Nikon Coolpix P90 review: Nikon Coolpix P90

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The Good Relatively speedy; tiltable LCD; two custom settings slots on mode dial.

The Bad Subpar photo quality; poor battery life.

The Bottom Line While the Nikon Coolpix P90 brings its performance up to speed with the rest of its class, it now falls behind in photo quality.

7.0 Overall
  • Design 7
  • Features 7
  • Performance 8
  • Image quality 6

Nikon joins the ranks of manufacturers ramping up their top-of-the-line megazoom models to 24x. The replacement for the Nikon Coolpix P80, the P90, outzooms its 18x predecessor with a 24x f2.8-5 26-624mm-equivalent lens, and outpixels it by upping the resolution from 10 megapixels to 12. More useful, Nikon incorporates a tilting 3-inch LCD into the camera, bringing it into parity with competing megazooms from Canon, Sony, and others.

 Key comparative specs Nikon Coolpix P90 Canon PowerShot SX10 IS Panasonic Lumix DMC-FZ28
Sensor 12-megapixel, 1/2.33-inch CCD 10-megapixel 1/2.3-inch CCD 10-megapixel 1/2.33-inch CCD
Lens (35mm equivalent) 24x f2.8-5 26-624mm 20x f2.8-5.7 28-560mm 18x f2-4.4 27-486mm
Sensitivity range ISO 64 - ISO 6,400 ISO 80 - ISO 1,600 ISO 100 - ISO 6,400
LCD 3-inch tiltable 2.5-inch articulated 2.7-inch fixed
Video (max resolution at 30fps) 640x480 640x480 848x480
Optical zoom during movie capture No Yes Yes
Exposure modes Auto, PASM, Scene Auto, PASM, Scene Auto, PASM, Scene
Batteries (CIPA rating) Lithium ion; 230 shots 4 AA-size; 340 shots (alkalines), 600 shots (NiMH) Lithium ion; 460 shots
Body dimensions (WHD, inches) 4.5x3.3x3.9 4.9x3.5x3.4 4.6x3.0x3.5
Operating weight (ounces) 17.2 23.0 14.6
Mfr. Price $399.95 $399.99 $399.95

With its spring cameras, Nikon introduced its 4-Way Vibration Reduction (VR) Image Stabilization, which consists of optical IS, autoshutter speed/ISO determination to compensate for moving subjects, and a Best Shot Selector option for choosing the sharpest photo out of a burst of 10. Like the P80, it supports up to ISO 1,600 with reduced resolution for ISO 3,200 and 6,400. Also new, the camera has a mode for 15 frames per second continuous shooting for up to 45 frames, though it's at 3 megapixels and automatically sets the ISO sensitivity to at least ISO 640. Given the camera's mediocre high ISO performance, that's a pretty useless mode. And like all its competitors, Nikon introduces its own get-the-faces-right system composed of automatic red-eye fix, improved face-priority AF, and smile- and blink-detection.

With the exception of the improved LCD and some changes on the mode dial, the P90's body doesn't differ much from the P80. It's heavier--more than a pound--and bigger in all dimensions. Like its competitors, you summon most of the frequently used shooting controls via a dedicated button, including exposure compensation, focus modes (macro, infinity, and manual), self-timer, and flash (including red-eye reduction, fill, slow sync, and rear curtain sync). In addition to the buttons, you can navigate via the back dial, which also controls your shutter, aperture, and exposure-compensation adjustments in the various shooting modes. Nikon has improved the mode dial, moving Setup into the menu and replacing it with two slots for custom settings and a Scene Auto Selector mode.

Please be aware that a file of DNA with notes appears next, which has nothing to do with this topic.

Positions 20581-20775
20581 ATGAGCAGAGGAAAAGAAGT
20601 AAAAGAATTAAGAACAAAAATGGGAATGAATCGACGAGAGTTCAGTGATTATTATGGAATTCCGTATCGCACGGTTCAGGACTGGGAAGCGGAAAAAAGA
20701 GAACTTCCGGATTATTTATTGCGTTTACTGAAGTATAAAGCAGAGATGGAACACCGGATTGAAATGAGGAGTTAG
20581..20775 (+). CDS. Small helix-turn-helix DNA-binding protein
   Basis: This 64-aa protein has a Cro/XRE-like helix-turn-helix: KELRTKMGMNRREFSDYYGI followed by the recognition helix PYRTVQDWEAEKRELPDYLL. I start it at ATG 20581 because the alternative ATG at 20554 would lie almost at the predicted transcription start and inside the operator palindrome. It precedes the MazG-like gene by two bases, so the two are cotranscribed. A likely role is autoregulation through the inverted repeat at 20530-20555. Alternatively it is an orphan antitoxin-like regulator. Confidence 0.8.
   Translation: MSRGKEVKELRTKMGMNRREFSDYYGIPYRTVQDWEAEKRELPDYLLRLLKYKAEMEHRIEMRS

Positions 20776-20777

Other controls you access from the shooting menu. Most notable are an array of ISO sensitivity options. In addition to complete Auto and manual 64 through 6,400, it offers High ISO sensitivity Auto (64-1,600) and Fixed-range auto, which lets you choose one of three ranges: ISO 64-100, 64-200, or 64-400. Given how aggressive the blurring gets at ISO 200, I suggest you stick with the 64-200 modes if you're going to use the automatic mode.

In addition to matrix, center-weighted, and spot metering, the P90 offers spot-AF area for use with the AF-area modes. The AF-area modes include face priority, auto, manual, and center. As usual with these technologies, I find the face-priority setting too inefficient, the auto makes undesirable choices, and the manual AF-point selection is only useful if you're shooting the same composition repeatedly. The center-focus-and-recompose approach, albeit old fashioned, is still the most efficient. Other shooting options include image size and quality, Optimize image (custom and preset settings for contrast, sharpening, and saturation), white balance, single or full-time AF, flash exposure compensation, noise reduction, and distortion control (which reduces frame size). Lack of support for raw files is a hole in the feature set, though.

The P90's lens isn't great. Barrel distortion is about what you'd expect at the widest angle of 26mm-equivalent, however, it exhibits serious purple fringing at its maximum telephoto of 624mm-equivalent. While it doesn't seem to vibrate as much as the P80's did, the stepped zoom gets frustrating when you're trying to frame your shot. This is a typical problem with these types of cameras, though. The optical image stabilizer works as well as we've seen from Nikon's other VR lenses.

The LCD is pretty good, it has a wide viewing angle and doesn't wash out in direct sunlight. I tend to prefer articulated LCDs found on products like the Canon PowerShot SX10 to the tilting ones used by the Sony Cyber-shot DSC-H50 and this model, but it's still far better than a fixed display. It's supplemented with an electronic viewfinder; both displays update fast enough so that they don't interfere with shooting, even in low light where some slow down. However, the EVF only displays 97 percent of the scene, compared with 100 percent for virtually everyone else. While the battery didn't conk out too soon, its 250-shot-per-charge rating (CIPA standard) seems underpowered compared with almost all the competition's.

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